The York Street Vaults; learning from the periphery of heritage.
Peripheries, Queens University Belfast, 27th - 30th October, 2011.
Available from: http://eprints.uwe.ac.uk/16221
Publisher's URL: http://www.qub.ac.uk/sites/Peripheries2011Conferen...
The York Street vaults lie on the periphery of the Roman baths in Bath, England. They form the southern perimeter of this Grade 1 listed site, but they lie beyond the boundary of the museum ‘experience’. The vaults, rich in Roman archeology, sit in darkness, uncurated, unframed for the tourist gaze, uncommodified, crudely maintained and largely unseen (and unsuspected) by visitors. Yet these spaces have much to teach us about the nature of heritage and authenticity, and they offer a new lense through which to view the spatial and cultural value of the Roman baths themselves.
The “estranged space” project* examines the spatial and theoretical relationships between the public (curated) realm of the museum and the uncurated, haphazard accumulation of the York Street vaults. Close examination of the commodified centre and the largely unknown periphery reveals a tense relationship between the two zones that could be described as one of estrangement.
The 1964 Charter of Venice declares that historic monuments should be handed on to future generations “in the full richness of their authenticity” without describing what the term “authenticity” actually means. The 1994 Nara Document, the result of an attempt by UNESCO to define the word in heritage terms, introduced the notion that cultural heritage has both “tangible and intangible expression”.
The York Street vaults, lying on both the spatial and heritage periphery, occupy an awkward position in relation to the terms described within Nara. The vaults clearly qualify as cultural heritage because of the extent of Roman remains and their inclusion within the boundary of the Grade 1 listing. Yet their condition and spatial aesthetic do not sit within generally accepted codes of what heritage is, or what it should look like. Consideration of the status and meaning of the vaults becomes, therefore, a value judgement; the significance of the vaults’ tangible and intangible expression becomes open to interpretation.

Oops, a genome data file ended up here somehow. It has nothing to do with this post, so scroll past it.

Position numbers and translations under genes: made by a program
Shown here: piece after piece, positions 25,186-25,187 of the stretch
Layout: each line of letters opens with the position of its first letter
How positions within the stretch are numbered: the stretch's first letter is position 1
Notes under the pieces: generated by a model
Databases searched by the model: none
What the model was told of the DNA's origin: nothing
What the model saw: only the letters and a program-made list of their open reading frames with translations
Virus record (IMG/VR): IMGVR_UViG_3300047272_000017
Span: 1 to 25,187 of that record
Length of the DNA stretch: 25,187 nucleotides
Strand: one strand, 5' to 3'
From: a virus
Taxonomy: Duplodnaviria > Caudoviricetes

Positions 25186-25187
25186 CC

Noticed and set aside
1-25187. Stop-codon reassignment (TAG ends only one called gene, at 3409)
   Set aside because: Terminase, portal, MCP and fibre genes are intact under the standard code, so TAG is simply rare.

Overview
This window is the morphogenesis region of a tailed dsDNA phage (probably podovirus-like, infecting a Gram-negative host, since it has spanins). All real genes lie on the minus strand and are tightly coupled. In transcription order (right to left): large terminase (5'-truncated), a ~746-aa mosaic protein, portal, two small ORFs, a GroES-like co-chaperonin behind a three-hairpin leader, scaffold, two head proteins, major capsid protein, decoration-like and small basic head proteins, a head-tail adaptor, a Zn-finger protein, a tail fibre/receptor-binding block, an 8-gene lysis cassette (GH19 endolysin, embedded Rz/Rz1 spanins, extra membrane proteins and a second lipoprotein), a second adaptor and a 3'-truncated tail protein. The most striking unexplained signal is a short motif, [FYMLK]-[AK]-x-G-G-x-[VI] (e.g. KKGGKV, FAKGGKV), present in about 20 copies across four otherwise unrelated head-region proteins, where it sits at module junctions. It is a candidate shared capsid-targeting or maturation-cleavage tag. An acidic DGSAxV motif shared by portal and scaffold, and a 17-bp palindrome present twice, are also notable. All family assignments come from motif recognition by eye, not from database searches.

The peripheral status of the vaults offers a challenge to heritage orthodoxy. These spaces have never been handled within the terms set out in UNESCO ordinances – and yet they have accumulated a character which makes them a unique expression of human occupation, mixing the Roman, the medieval, the Georgian, the Victorian and the contemporary in an unself-conscious collision. These qualities, and the consequences of neglect and ad hoc interventions, are being explored through light, sound and film installations; indeed, the project seeks to re-present the vaults through art practices which legitimate artefacts from all eras without privileging the Roman
The intention is to prompt a reassessment of the relative value of the spatial zones of the baths and the curatorial values which apply to each of them. The contention is that the abnormal other, the back-of-house zone at the site’s unseen periphery, can provide an alternative reading to the wider site - and that the vaults can, in fact, be considered as a dynamic source of “contemporary archaeology” and not merely the mute inferior of the tourist zone.
* The project is being conducted with colleagues from University of the Arts London and the University of Plymouth.
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